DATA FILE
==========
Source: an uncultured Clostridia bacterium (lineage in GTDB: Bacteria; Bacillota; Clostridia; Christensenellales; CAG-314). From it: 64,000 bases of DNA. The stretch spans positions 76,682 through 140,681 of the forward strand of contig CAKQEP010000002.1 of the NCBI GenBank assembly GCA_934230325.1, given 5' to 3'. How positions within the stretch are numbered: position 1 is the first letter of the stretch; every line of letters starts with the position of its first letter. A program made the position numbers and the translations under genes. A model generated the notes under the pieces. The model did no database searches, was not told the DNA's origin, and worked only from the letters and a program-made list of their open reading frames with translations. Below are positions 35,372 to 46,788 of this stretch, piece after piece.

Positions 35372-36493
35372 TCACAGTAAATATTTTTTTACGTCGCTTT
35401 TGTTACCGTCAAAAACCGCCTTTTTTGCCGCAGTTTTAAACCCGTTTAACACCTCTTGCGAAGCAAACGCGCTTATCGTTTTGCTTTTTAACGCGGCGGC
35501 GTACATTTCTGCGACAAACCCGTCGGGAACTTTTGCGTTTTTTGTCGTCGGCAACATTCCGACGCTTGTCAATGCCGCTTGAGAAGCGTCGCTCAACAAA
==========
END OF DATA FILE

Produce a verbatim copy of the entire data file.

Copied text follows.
Source: an uncultured Clostridia bacterium (lineage in GTDB: Bacteria; Bacillota; Clostridia; Christensenellales; CAG-314). From it: 64,000 bases of DNA. The stretch spans positions 76,682 through 140,681 of the forward strand of contig CAKQEP010000002.1 of the NCBI GenBank assembly GCA_934230325.1, given 5' to 3'. How positions within the stretch are numbered: position 1 is the first letter of the stretch; every line of letters starts with the position of its first letter. A program made the position numbers and the translations under genes. A model generated the notes under the pieces. The model did no database searches, was not told the DNA's origin, and worked only from the letters and a program-made list of their open reading frames with translations. Below are positions 35,372 to 46,788 of this stretch, piece after piece.

Positions 35372-36493
35372 TCACAGTAAATATTTTTTTACGTCGCTTT
35401 TGTTACCGTCAAAAACCGCCTTTTTTGCCGCAGTTTTAAACCCGTTTAACACCTCTTGCGAAGCAAACGCGCTTATCGTTTTGCTTTTTAACGCGGCGGC
35501 GTACATTTCTGCGACAAACCCGTCGGGAACTTTTGCGTTTTTTGTCGTCGGCAACATTCCGACGCTTGTCAATGCCGCTTGAGAAGCGTCGCTCAACAAA